Investment guru Jim Rogers says President Barack Obama should resign — and warns that inflation will only continue to soar, putting the United States at risk of the same civil unrest that has struck Greece.
Rogers says that what Obama “should do is take an ax — no, not an ax — take a chain saw to spending in the U.S.”
Rogers tells Bloomberg Business Week that “we have got to balance the budget. We have got to pay off the debt, somehow, someday.”
Nonetheless, Rogers — considered by many to be “the ultimate dollar bear” — is simultaneously long the U.S. dollar.
Why? “Because everybody’s bearish, including me. I read something like 97 percent of people are bearish on the dollar,” the Rogers Holdings chairman said.
“I am one of those 97, so I bought dollars.”
Meanwhile, Rogers has dim hopes for a quick resolution to the European debt crisis.
“Why should a good, honest German taxpayer, a guy who saved his money, suddenly get a bill from the German government saying you have got to pay for some Greeks sitting on the beach drinking Ouzo?” asks Rogers. “That’s absurd.”
German voters have already voiced their displeasure with that scenario by staging protests. In Greece, there have been more than three weeks of demonstrations over austerity measures needed to avoid a national debt default. Many such protests erupted into violence last week.
Rogers expects there will similar protests in the United States.
“We are going to have social unrest in the U.S., too,” Rogers says. “We are going to have much higher prices. We are having serious inflation, which is going to get worse, and we have a government that is sitting down there spending staggering amounts of money, getting us deeper into debt.”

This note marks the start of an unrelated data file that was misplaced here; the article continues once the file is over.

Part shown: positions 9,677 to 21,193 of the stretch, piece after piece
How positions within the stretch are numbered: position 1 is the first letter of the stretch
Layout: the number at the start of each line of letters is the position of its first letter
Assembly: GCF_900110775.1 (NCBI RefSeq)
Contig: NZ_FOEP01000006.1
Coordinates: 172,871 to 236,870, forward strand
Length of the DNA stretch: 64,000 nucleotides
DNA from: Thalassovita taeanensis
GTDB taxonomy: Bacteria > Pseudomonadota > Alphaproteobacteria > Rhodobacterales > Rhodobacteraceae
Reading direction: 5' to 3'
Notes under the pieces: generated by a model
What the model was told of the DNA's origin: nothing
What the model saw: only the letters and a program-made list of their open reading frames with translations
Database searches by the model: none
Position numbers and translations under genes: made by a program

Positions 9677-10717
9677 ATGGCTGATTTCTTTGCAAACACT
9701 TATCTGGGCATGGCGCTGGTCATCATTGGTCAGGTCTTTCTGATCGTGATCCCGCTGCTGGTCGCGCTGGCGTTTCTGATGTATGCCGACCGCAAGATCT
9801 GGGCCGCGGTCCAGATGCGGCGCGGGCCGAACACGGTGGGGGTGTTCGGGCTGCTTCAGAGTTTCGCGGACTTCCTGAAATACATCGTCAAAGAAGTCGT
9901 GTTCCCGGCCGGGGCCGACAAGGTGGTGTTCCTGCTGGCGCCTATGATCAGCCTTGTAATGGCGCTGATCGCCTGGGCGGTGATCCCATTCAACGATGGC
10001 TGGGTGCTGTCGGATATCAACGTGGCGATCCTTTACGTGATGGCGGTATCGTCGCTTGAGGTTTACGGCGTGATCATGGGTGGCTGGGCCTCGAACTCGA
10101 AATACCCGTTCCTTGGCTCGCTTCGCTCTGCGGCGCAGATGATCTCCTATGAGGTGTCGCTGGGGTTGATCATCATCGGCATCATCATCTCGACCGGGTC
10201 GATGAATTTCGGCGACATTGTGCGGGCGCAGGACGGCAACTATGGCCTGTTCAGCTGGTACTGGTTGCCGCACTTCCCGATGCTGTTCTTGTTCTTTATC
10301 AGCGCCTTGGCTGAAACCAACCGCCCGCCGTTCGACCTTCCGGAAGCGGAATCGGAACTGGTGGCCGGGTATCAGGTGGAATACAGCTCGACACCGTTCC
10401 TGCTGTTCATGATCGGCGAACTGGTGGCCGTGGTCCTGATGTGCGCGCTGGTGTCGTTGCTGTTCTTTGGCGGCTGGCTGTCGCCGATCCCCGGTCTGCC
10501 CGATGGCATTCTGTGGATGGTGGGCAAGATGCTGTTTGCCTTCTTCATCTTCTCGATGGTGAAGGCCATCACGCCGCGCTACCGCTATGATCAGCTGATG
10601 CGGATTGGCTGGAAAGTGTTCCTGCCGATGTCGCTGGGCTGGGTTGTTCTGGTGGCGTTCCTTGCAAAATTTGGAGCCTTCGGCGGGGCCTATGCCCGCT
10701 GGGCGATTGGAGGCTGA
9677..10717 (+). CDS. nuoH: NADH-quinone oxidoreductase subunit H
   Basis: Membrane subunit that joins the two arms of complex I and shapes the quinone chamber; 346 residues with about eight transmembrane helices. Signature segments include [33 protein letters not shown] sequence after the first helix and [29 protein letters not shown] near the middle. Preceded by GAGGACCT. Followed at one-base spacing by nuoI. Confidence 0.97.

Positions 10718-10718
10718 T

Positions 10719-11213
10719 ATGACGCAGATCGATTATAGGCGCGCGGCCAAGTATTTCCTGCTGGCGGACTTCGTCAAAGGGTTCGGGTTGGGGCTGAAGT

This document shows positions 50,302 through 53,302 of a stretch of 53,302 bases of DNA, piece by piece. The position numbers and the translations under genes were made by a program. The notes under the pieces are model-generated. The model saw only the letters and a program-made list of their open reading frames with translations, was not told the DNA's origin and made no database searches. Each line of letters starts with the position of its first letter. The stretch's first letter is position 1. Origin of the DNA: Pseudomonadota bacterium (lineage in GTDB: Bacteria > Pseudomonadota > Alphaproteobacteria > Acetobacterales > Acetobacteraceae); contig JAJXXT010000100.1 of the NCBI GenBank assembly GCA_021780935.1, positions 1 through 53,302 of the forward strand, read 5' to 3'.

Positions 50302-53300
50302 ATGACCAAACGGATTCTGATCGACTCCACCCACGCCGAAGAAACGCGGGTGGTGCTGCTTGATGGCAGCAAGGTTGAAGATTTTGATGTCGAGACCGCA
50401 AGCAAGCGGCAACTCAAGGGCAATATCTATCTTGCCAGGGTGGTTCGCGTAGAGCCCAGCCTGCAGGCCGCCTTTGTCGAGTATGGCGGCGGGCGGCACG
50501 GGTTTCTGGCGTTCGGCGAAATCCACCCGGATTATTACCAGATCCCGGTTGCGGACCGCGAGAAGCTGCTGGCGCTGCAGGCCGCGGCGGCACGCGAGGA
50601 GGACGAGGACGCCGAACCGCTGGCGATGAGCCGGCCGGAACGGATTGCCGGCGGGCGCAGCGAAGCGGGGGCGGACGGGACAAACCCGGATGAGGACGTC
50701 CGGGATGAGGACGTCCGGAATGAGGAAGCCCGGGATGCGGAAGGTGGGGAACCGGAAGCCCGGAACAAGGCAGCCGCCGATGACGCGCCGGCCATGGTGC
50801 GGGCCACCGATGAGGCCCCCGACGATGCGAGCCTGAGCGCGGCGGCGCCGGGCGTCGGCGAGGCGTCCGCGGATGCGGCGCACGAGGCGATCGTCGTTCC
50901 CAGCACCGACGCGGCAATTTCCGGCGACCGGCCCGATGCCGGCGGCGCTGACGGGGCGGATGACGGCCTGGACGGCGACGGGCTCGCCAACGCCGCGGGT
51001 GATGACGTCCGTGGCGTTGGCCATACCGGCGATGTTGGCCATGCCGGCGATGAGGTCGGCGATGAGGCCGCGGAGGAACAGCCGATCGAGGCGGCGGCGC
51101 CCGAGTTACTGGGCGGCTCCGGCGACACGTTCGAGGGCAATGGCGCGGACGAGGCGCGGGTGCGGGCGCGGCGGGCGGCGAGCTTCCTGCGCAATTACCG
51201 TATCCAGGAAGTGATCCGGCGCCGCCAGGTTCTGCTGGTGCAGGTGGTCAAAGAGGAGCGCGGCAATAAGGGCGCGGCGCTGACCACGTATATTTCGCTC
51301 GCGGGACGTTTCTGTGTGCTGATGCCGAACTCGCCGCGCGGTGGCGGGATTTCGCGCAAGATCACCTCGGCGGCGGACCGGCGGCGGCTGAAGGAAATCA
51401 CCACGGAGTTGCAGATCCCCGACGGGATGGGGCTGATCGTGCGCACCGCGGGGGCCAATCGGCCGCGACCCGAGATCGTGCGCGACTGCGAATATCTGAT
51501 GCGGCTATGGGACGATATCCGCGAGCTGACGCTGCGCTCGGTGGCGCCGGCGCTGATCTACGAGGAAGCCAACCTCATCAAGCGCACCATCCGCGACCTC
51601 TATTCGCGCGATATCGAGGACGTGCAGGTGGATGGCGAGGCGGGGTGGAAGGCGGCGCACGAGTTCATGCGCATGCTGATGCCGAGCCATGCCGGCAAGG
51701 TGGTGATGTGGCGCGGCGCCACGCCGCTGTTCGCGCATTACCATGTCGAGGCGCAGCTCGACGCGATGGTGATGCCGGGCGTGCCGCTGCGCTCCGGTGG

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Meanwhile, the latest “Misery Index” shows that Americans are more miserable than they’ve been in the past 28 years, economically speaking.
The monthly index, an unofficial measurement created by economist Arthur Okun back in the 1970s using the simple premise to total the inflation and unemployment rates, is now 62 percent higher than when Obama first took office in 2009.
The May index is at 12.7 (9.1 percent unemployment and 3.6 percent annualized inflation). That compares to an all-time high of 21.98 in June 1980, and a historical low of 2.97 in July 1953. In 2011, it has inched up every month since January’s reading of 10.63.
“The good news is that other measures suggest conditions aren’t quite that bad and over the next 18 months the gloom should lift a little,” a chief U.S. economist wrote in a misery analysis reported by CNBC. “The bad news is that households won’t be in the mood to boost their spending significantly for several more years.”